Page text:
1. True change is about taking personal accountability
The first reason is best explained by the father of psychology himself, Sigmund Freud:
“Most people do not really want freedom, because freedom involves responsibility, and most people are frightened by responsibility.”
True change is about letting go of blame and taking personal accountability for the way you move through the world.
When you yourself are the source of your happiness, the onus is on you to maintain your fulfillment in life. It’s like being the CEO of a company — sure, the title sounds good, but in actuality most people don’t like the pressure of that role.
Most people actually want someone else to tell them when to do something, how to get it done, etc. That way, when something goes wrong (because eventually, something will) you can blame the person who told you to do it, instead of taking responsibility for it yourself.
When you ‘CEO’ yourself and take full ownership of your personal sense of fulfillment, you promote yourself to a position of power and say: “Changes need to happen here, and since I’m running this show, I need to be the one to make this happen — if my strategy doesn’t work out, I’m willing to acknowledge that, adapt, try something new, and keep it moving.”
2. Attachment to an externally-based identity
Our sense of identity is what helps us to make all of our decisions — who we’ll spend time with, where we’ll live, what kind of clothing we’ll wear, etc. It’s exponentially easier to create an identity around the things that have happened to us (i.e. the external) instead of out of the core part of who we are.
We lose touch with the vast possibilities within us because we’re so used to our little story. When we make our story our whole identity, we reflexively dampen new sparks of change because they don’t fit inside our story.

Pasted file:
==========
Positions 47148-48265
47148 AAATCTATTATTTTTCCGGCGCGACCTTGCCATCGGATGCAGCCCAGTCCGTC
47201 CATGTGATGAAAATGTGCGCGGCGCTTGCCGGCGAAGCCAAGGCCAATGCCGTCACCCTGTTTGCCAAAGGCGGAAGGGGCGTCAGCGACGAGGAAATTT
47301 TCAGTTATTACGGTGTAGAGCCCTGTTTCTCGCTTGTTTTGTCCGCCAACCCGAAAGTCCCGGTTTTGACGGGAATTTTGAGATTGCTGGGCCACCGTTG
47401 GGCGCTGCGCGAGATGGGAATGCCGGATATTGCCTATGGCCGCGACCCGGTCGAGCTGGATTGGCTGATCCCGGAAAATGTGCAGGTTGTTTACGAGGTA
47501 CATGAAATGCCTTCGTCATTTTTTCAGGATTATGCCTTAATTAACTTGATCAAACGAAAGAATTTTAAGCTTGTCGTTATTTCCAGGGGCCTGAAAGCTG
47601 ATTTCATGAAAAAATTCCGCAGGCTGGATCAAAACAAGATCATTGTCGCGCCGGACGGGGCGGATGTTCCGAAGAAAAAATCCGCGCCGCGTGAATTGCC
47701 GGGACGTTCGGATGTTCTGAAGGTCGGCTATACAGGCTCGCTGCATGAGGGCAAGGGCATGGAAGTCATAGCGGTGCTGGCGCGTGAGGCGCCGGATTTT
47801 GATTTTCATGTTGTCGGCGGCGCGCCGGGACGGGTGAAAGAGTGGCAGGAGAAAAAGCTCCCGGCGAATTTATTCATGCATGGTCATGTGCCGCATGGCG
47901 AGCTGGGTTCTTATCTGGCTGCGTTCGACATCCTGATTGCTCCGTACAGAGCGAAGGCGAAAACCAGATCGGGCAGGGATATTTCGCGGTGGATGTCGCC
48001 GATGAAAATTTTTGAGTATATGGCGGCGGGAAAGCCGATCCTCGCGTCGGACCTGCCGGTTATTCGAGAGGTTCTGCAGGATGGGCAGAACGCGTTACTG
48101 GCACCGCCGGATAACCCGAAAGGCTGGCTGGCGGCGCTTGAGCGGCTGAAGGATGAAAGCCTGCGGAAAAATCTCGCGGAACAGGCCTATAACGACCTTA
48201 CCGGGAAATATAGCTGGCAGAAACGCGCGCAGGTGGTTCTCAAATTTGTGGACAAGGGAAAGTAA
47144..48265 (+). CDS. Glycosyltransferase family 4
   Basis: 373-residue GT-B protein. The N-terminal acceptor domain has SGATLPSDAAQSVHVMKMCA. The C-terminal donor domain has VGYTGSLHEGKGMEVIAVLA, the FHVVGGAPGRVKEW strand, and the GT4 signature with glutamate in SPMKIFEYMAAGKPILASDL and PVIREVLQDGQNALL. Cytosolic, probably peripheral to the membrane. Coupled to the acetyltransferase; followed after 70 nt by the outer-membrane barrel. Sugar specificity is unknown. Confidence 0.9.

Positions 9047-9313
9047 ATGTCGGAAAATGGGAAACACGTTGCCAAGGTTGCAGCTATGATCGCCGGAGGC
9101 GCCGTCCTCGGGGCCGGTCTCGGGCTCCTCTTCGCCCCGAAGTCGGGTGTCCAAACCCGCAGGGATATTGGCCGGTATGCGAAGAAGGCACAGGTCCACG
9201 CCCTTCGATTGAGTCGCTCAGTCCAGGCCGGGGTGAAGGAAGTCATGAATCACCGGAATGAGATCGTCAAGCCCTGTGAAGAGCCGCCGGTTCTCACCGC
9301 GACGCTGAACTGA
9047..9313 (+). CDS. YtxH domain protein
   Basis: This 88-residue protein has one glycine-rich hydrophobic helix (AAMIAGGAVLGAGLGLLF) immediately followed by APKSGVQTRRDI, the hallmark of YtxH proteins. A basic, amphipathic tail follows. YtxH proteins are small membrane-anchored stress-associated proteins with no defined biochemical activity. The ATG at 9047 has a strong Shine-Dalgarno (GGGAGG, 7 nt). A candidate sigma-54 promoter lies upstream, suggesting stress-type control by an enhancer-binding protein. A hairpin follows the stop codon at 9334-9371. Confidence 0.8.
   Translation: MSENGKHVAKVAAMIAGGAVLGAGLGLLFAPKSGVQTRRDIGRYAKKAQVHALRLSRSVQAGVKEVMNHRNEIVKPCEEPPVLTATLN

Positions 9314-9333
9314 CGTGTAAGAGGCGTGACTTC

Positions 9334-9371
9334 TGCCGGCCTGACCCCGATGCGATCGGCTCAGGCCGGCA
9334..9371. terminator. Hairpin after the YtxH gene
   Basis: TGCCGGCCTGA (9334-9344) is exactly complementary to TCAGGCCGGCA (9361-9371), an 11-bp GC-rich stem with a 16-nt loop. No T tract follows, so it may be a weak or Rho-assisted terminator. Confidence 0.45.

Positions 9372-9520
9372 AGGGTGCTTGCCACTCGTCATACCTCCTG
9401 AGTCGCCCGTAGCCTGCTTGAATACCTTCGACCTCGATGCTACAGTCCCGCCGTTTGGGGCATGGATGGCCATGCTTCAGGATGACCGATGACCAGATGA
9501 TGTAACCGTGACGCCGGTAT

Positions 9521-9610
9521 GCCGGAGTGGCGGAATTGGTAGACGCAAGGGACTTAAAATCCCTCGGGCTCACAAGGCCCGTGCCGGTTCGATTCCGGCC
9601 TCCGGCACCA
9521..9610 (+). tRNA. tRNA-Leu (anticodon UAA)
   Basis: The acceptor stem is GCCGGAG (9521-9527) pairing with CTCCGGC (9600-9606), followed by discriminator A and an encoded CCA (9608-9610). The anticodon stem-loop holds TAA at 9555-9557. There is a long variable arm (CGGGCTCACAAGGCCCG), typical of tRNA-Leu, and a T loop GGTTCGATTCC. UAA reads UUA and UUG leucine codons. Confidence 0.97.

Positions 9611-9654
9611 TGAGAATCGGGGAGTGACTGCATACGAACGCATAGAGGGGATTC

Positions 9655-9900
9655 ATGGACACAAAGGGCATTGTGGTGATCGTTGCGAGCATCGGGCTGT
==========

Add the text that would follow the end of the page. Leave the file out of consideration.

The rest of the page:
3. People take monumental comfort in what’s familiar
Whatever you’re used to becomes your default mode. If you’re used to feeling that people disappoint you, that you’re unhealthy, that you’re unattractive, that you’re not smart or that you’re always broke, then you know how to feel those things. You know exactly what the feeling is like, and though it may not be a desirable feeling, it’s highly predictable.
Letting go of what’s familiar to you is like transplanting yourself in a new land where you don’t speak the language. You have to learn slowly how to engage in a new way, which involves a deeply frustrating kind of tedium. The new place isn’t familiar; it doesn’t feel predictable or comfortable at all.
You have no idea what you’re going to get. You don’t know who to connect with in the new place, you don’t know what will happen. You see all the locals who seem to so easily navigate the land and you feel that you’ll never be at that level. It’s hard and uncomfortable. You retreat back to the insularity of what you’re used to because at least there, you know exactly what you’re going to get.
True change takes real guts. One of the things I love most about my job is being able to witness the quiet bravado my clients continually demonstrate throughout the process of therapy.
That subtle but strong refusal to blankly accept a story that they didn’t write. The way they commandeer their pain and create a new path. And, of course, being able to share in the discovery of all the new treasures that their toiling brings. If you’ve ever delved into the process of real change, you know exactly what I’m talking about. If you haven’t and you’d like to, starthere. or here. or here. Just start.